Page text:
3. Choose Object > Release Compound Path. The entire image will turn to one color and you will see bounding boxes around the individual pieces of the design.
  4. Select the hole and move it away from the earring design. (If you are using the DXF file, the hole will need to be resized to approximately 0.1” diameter.)
  5. Select the remaining portions of the design and group them together (CTRL/CMD + G).
  6. Resize by either dragging the corner handles or entering your desired dimensions in the Scale Tool. If using the Scale Tool, be sure that the Aspect Ratio is LOCKED.
  7. Move the hole back into the desired position. (If it disappears behind the earring design, choose Object>Arrange>Bring to Front.) Select the earring design and the hole and choose Object>Align>Align Center.
  8. Select all parts of the earring design and choose Object>Make Compound Path. The design will now become white, but when you fill it with color again you will able to see the detail.
  9. Depending on how much you have decreased the size of the design, you may want to eliminate any portions that you feel will be too small to cut. The easiest way to do this is by selecting the design and using the Point Editing Mode to delete the points of the unwanted portions.

Step 3: Duplicate

In order to make a PAIR of earrings, you’ll need to duplicate your design by either copying and pasting or choosing Object>Replicate>Duplicate Right. If the design is not symmetrical, make one earring a mirror image of the other, by choosing Object>Replicate>Mirror Right.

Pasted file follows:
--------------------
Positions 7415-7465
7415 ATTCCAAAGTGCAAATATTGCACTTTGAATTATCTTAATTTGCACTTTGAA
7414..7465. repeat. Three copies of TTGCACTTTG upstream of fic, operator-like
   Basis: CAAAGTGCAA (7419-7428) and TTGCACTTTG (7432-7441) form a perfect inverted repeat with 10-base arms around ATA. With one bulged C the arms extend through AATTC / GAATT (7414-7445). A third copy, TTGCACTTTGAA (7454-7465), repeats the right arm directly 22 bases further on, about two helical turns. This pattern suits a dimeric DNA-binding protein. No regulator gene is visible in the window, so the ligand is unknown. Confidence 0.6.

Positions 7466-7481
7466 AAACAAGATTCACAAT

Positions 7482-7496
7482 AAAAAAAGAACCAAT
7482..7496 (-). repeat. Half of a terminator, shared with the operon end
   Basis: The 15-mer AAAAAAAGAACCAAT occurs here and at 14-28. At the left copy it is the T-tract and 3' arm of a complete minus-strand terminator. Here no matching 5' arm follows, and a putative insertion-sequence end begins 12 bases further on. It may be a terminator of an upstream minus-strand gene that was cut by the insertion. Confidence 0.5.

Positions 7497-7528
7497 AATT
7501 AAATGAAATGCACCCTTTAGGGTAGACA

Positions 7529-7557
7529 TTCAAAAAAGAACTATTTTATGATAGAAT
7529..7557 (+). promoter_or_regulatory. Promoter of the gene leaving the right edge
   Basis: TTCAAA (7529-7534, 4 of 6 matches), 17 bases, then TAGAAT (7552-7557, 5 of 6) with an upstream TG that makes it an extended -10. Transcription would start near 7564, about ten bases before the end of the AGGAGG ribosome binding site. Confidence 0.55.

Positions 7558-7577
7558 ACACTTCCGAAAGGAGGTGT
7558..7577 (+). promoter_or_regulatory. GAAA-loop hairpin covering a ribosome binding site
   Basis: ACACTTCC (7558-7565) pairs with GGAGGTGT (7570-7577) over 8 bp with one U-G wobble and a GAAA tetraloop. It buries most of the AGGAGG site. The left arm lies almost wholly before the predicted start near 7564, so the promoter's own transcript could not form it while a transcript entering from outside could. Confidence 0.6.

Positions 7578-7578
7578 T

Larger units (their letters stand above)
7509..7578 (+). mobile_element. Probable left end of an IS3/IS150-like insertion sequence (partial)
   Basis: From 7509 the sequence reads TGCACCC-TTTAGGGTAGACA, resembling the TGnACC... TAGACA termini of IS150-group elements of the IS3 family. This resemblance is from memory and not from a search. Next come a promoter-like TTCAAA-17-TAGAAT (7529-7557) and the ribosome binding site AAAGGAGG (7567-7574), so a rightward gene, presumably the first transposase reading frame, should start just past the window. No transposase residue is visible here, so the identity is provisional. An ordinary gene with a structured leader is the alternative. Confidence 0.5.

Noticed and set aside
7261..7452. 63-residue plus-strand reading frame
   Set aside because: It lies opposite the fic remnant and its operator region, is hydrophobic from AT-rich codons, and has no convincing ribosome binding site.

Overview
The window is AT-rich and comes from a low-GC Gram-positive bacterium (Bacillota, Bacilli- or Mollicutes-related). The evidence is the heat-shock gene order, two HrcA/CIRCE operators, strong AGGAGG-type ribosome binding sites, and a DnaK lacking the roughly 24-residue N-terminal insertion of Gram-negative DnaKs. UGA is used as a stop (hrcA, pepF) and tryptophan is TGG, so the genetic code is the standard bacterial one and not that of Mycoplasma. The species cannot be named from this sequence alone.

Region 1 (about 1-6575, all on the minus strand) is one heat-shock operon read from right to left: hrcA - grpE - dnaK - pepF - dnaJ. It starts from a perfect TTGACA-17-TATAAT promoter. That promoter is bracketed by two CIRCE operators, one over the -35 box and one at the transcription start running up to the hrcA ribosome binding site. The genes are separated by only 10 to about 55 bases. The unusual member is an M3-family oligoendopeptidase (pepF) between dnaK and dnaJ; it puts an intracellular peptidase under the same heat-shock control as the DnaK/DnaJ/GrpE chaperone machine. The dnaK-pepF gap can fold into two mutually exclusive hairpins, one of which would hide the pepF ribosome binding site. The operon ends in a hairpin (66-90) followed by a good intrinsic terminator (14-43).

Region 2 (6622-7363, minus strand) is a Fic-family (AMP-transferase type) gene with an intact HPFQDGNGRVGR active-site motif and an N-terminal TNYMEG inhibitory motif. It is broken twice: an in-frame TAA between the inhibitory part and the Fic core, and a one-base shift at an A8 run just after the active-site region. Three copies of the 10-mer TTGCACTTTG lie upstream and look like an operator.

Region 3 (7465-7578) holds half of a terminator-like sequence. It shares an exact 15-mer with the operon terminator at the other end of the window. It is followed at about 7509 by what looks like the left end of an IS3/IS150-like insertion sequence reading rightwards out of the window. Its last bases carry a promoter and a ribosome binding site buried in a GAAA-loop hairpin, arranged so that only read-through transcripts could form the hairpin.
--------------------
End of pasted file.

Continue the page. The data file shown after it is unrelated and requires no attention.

With only the replicated design selected, Choose Object>Rotate>Rotate by 180°. This will nest the two designs in such a way to save material while adding a bit of space between the cut lines.

Step 4: Mirror the image

Not only is the faux leather very lightweight, but it also has a cloth backing that’s often white and not as attractive when viewed on the reverse. To remedy this, a friend suggested making the earrings double-sided – which I thought was brilliant (thanks Whitney!). Adding the second layer gives the earrings a nice weight (without being too heavy) and a much more attractive appearance.

To make the second layer, select both earrings and choose Object>Replicate>Mirror Right. (I recommend doing this even if your design is symmetrical, as opposed to simply making a copy of the design. Mirroring the image will assure that the front and back match up perfectly.) Select the two replicated designs and move them slightly to the right to allow space between the designs.